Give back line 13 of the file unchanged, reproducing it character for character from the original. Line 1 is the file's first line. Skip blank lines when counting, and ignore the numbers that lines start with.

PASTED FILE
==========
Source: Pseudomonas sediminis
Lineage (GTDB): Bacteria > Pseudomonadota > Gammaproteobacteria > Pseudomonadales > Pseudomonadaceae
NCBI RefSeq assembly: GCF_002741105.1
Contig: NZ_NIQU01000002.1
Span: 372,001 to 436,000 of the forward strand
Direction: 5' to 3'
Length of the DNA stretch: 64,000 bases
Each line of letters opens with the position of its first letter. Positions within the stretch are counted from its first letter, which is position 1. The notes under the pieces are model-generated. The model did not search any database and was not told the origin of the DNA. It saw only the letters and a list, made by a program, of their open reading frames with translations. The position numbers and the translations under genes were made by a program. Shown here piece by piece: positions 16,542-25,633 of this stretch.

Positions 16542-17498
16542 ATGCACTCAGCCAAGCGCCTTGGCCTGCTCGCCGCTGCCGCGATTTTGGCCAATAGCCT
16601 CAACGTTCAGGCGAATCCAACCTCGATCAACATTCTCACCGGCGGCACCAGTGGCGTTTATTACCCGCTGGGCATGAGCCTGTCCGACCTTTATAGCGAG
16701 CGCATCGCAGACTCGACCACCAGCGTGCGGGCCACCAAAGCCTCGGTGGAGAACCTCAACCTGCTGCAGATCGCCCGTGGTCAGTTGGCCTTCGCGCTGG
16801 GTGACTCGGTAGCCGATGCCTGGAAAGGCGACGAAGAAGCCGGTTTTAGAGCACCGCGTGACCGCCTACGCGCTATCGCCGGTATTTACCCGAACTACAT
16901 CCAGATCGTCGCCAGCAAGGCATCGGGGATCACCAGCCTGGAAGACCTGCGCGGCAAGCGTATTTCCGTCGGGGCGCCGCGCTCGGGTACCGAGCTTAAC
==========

16801 GTGACTCGGTAGCCGATGCCTGGAAAGGCGACGAAGAAGCCGGTTTTAGAGCACCGCGTGACCGCCTACGCGCTATCGCCGGTATTTACCCGAACTACAT